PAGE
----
Early screening for spinal muscular atrophy helps children

Early screening for spinal muscular atrophy helps children

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An international study involving numerous Austrian clinics has now shown that the diagnosis immediately after birth is crucial. Around 50 percent more of the children affected go to learn. “There is increasing evidence that early diagnosis and treatment are fundamental for the further development of young children with spinal muscular atrophy (SMA). Newborn screening programs have been established to detect the disease before symptoms appear. So far there have been “But there are still no controlled studies that prove the benefits of such programs,” wrote the international team of scientists with authors from almost 40 specialized clinics, primarily in Germany and Austria.

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Muscle weakness, muscle wasting and symptoms of paralysis

The study compared the development of children with SMA who were diagnosed as newborns or only when symptoms appeared – this is primarily a failure to develop healthy motor skills (sitting, walking). The cause of spinal muscular atrophy is a loss or mutation of the so-called SMN1 gene. This gene is the blueprint for the protein called “Survival of Motor Neuron” – SMN for short. SMN is crucial for the functioning of muscles. If the protein is produced too little or incorrectly, the nerve cells that control the muscles are increasingly damaged and lost. This causes increasing muscle weakness, muscle wasting and symptoms of paralysis.

Early diagnosis and subsequent therapy should prevent this as much as possible. There have been several effective ways to do this for several years. In 2017, the first drug therapy for spinal muscular atrophy became available. It improves a residual function in the production of the SMN protein. Since 2020, there has been a gene therapy that introduces a defect-free SMN1 gene into the body’s cells.

It was only these options that made newborn screening for SMA useful. In Austria, spinal muscular atrophy (SMA) and congenital immune deficiencies (SCID) have also been examined since June 2021 as part of a scientific project. For this purpose, as is also the case for screening for several dozen congenital metabolic diseases, all it takes is a single drop of blood from the newborn on a sheet of blotting paper.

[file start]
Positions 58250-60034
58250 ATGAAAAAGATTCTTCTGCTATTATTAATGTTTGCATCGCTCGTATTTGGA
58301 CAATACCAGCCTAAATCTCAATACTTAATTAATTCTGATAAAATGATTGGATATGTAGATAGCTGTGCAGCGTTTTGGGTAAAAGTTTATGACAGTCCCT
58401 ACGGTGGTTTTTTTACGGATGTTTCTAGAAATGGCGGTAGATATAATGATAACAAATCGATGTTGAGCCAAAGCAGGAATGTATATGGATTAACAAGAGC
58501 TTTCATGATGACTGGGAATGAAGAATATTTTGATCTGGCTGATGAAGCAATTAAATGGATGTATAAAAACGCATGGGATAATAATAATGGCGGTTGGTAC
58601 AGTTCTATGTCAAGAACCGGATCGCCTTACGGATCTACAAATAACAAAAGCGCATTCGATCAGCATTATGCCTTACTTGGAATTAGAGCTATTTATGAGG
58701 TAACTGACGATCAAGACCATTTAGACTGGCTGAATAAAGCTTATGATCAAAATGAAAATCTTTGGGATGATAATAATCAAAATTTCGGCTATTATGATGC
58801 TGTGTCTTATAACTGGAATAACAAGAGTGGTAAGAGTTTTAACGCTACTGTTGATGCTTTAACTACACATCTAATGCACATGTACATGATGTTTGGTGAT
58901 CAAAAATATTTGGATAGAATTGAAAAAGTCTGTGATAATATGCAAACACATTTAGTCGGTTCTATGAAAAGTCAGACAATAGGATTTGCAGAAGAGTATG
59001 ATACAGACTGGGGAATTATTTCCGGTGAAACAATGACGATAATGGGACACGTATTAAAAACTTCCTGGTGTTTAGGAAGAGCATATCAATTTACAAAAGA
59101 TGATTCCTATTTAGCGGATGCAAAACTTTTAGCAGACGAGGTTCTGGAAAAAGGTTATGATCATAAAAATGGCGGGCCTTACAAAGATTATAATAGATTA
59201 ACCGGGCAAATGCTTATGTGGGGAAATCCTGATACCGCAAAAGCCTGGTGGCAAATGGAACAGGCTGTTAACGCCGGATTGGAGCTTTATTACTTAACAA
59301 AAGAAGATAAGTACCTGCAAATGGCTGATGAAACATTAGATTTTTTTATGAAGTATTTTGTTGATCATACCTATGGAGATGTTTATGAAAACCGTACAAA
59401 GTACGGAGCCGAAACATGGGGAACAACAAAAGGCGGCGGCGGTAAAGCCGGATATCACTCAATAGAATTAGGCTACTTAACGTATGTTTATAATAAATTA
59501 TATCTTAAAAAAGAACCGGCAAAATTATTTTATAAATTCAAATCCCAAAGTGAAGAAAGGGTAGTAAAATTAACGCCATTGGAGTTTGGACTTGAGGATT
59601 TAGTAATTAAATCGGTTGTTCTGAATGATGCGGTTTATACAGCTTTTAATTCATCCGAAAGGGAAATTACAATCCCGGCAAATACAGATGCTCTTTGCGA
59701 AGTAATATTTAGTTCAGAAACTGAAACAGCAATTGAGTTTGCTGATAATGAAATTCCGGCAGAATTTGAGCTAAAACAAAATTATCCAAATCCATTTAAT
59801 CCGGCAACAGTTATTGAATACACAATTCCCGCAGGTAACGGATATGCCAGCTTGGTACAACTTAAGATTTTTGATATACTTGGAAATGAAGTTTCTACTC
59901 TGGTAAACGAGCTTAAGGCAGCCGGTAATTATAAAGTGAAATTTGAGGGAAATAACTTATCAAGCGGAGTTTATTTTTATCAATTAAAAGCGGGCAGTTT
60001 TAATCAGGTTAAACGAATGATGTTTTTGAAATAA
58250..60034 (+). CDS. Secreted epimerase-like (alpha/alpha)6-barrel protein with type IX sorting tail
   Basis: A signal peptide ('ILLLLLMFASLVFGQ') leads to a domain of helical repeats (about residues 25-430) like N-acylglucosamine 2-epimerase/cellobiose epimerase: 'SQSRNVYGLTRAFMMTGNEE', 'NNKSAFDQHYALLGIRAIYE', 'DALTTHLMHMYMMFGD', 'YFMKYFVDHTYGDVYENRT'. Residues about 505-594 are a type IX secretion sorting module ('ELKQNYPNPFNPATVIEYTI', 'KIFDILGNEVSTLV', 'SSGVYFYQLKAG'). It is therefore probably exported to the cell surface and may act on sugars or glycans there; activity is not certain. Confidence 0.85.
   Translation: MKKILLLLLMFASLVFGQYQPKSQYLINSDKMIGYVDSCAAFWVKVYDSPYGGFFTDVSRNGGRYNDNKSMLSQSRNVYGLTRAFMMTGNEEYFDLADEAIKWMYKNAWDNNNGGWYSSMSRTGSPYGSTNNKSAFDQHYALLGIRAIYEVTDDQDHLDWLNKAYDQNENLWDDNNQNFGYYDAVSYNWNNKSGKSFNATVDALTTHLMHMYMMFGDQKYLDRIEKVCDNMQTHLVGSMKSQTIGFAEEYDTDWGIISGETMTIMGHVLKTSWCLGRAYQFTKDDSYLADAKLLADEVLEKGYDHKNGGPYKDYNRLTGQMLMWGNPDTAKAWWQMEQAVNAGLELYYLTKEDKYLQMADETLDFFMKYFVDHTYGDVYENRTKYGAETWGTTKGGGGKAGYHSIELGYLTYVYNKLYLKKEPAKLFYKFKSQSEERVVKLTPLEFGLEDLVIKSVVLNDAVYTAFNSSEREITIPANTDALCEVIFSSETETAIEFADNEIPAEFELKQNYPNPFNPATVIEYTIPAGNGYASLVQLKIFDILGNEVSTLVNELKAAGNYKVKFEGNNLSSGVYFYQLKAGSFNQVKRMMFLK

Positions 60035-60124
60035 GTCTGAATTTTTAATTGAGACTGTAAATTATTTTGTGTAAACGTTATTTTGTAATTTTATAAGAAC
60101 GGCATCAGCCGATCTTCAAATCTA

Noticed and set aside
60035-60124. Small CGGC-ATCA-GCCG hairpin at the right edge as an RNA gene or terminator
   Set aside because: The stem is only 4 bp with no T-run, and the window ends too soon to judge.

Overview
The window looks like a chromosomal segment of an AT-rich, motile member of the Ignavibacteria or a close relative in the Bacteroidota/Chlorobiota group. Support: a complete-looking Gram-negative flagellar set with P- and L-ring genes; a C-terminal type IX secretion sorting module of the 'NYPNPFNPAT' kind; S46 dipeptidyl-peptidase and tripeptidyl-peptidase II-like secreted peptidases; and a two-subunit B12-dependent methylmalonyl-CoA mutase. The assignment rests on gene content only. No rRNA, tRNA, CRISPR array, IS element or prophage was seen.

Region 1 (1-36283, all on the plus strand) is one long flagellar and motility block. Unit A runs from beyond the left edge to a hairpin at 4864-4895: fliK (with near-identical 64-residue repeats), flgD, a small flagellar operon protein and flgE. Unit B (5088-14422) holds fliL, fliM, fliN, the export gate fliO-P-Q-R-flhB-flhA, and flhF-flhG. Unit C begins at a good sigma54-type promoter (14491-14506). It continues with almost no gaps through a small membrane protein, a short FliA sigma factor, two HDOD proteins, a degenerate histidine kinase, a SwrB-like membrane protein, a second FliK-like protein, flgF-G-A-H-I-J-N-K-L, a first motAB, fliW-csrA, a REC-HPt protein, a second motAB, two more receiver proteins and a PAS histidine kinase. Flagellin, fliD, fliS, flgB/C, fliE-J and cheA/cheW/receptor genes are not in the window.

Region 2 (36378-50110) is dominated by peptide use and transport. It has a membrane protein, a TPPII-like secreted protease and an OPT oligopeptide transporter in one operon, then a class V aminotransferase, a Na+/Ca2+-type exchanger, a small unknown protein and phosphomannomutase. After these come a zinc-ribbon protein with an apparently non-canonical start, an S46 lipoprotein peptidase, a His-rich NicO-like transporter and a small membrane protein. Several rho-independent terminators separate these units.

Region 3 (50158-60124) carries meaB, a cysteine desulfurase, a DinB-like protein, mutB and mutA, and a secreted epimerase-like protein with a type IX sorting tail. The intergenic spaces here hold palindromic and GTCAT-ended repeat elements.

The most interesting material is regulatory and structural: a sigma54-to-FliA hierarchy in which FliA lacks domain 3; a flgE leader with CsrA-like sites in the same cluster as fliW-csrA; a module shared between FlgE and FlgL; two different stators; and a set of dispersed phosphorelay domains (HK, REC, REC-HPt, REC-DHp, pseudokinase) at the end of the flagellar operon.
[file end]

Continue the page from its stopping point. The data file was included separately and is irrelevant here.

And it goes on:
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Data from 70 clinics

The new scientific study on SMA screening analyzed the treatment results of 234 children with spinal muscular atrophy who were diagnosed with the disease between January 2018 and September 2021. These were babies with a genetically more severe course of the disease right from the start. The data came from 70 clinics. The observation period was at least 18 months in each case. In 44 children (18.8 percent) the hereditary strain was already diagnosed in newbornhood. In 190 children, this only happened when the first symptoms appeared (81.2 percent).

Accordingly, the start date differed with one of those therapies that can have a positive effect on the course of the disease. In newborn screening, treatment was started after an average of 1.3 months, in the comparison group (according to symptoms) only after 10.7 months.

The treatment results suggest that therapy should be started as early as possible after diagnosis as early as possible: 90.9 percent of the affected children learned how to sit independently, compared to only 74.2 percent otherwise. 63.3 percent of the children in the group in whom the disease was diagnosed immediately after birth learned to walk without other help, while only 14.7 percent of the children who were diagnosed after symptoms and started treatment later.

“The results regarding abilities and thus the response to treatment were significantly better in the group with newborn screening compared to the newborns without screening and with a diagnosis at the onset of symptoms,” wrote the scientists led by first author Oliver Schwartz (Münster University Hospital). in JAMA Pediatrics, a publication of the American Medical Association (AMA).

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